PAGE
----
Anyone who’s been in the mobile business for any amount of time will smile at the name.
Why? Because ever since the OTT (over the top) players such as Apple, Google, Skype, Facebook et al turned their attention to telecoms, the incumbent mobile operators have lived in fear of a certain ignominious label.
In other words, the telcos merely provide the ‘dumb’ connection while all these disruptive new media businesses wrest control of the customer experience, the brand equity and – most important – the incremental revenue.
So while the telco takes a flat $10 off you for your monthly data connection, it’s Spotify that charges your for music, Netflix for movies, Skype for international calling, Apple for apps.
And, of course, that $10 fee is not getting any bigger.
Over the years, the telcos have seen this dumb future coming. As a consequence, they built music services, app stores, VoIP clients, wallets. And almost without exception these services were hopeless.
Today, they have been pretty much given up on non-core services.
So the question is, do they have anything unique and valuable to contribute?
Well, many believe there’s real value in telco data and identity services.
Indeed, six years ago, the operators teamed up to explore these ideas.
The thinking was this: we have all this verifiable information on our subscribers. We know their age, gender and location – and we can even deduce certain behavioural patterns.
With user permission, this telco data could be extremely valuable to any third party (advertiser, merchant, government agency) that wants to know more about someone or to verify his or her identity.
It was a compelling proposition and, unlike the building of movie services, it didn’t take the operators into an area they knew nothing about.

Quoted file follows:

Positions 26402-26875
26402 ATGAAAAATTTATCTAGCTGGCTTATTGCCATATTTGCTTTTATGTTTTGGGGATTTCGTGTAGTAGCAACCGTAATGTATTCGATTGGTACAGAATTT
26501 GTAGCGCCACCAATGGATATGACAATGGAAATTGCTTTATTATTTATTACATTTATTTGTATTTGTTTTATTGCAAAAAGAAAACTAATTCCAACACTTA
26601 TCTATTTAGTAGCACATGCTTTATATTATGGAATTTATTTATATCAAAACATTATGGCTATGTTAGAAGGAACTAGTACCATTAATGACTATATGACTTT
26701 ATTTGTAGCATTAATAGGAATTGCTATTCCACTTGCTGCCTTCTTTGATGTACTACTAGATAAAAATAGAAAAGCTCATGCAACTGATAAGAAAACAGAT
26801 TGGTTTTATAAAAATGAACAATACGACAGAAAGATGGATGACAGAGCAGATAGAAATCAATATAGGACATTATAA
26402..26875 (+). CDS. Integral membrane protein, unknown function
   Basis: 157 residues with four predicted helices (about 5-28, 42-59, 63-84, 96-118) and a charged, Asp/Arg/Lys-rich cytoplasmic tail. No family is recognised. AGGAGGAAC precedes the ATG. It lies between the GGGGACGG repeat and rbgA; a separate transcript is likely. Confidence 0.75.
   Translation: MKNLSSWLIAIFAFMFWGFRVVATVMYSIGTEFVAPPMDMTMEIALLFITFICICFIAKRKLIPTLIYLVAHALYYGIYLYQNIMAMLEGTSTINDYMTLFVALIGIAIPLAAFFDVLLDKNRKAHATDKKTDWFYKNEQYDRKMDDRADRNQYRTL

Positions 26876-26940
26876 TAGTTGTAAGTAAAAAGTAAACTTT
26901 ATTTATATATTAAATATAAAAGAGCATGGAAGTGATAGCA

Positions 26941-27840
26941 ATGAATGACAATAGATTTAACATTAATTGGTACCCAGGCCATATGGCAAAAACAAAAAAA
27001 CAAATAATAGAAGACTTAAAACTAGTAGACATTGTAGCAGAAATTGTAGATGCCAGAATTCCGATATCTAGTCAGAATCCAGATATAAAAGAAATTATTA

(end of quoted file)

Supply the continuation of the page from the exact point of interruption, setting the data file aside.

But it was too early. The mobile ad business – the most obvious target for the data – was nascent and fragmented.
Despite the failure of those early efforts, they recognised the power of the telco data idea. And when they discovered a startup that seemed to have the technology to make it possible to create an external data broker solution, Smartpipe was born.
Ireland says: “When we handed in our passes, we were never going to work in mobile again. But we came across this technology and we saw that it could be done. We found some kryptonite basically.”
In very simple terms, the Smartpipe tech is able to bring together the various pieces of telco data (a subscriber’s age, gender, address etc), which may be in different silos, into one set.
So, let’s say an advertiser wants to target females between 20 and 30 who live in a particular city. It will make the request to a publisher’s ‘supply side platform’ or SSP.
At the moment the bid is made, the SSP will ping Smartpipe, which will find those users in real time.
Now, the important thing is that Smartpipe does not pass along the telco data. Instead it uses a token which represents that data in a single number.
This token then finds all the profiles that match the request.
It took Ireland and Field three years to refine the core technology to work securely and efficiently inside the programmatic ad ecosystem that prevails today.
Now, they’re ready to roll out with two operators in the middle east.
Field says they chose this region because of the absence of options available to advertisers there. “If you look outside western Europe and the US, there’s a lack of data.
“In many markets they’re buying blind, so even if you’re just selling one operator, it’s a start. And it becomes easier to bring in more as the market grows.”
Though it makes sense to focus first on these underserved regions, Smartpipe believes its solution will also work in ‘mature’ markets.
“The ad industry doesn’t just want to buy data from Facebook and Google,” says Ireland.
“They want viable alternatives. After all, we all know that people aren’t always who they say they are on Facebook.”
Smartpipe is starting with mobile advertising because it’s an established market with demonstrable revenue. But the company sees plenty more opportunities to monetize telco data with any third party that needs a trusted source of identity.
“We could work with a bank that wants to validate when a customer is overseas, for example,” says Field.
“It’s slightly different from the ad play because it involves specific user consent. So in this instance, the bank would ask; can I use your location data to verify this? And the user would agree to that one piece of information being accessed.”
Expect to see the first of these services go live in Q1 next year.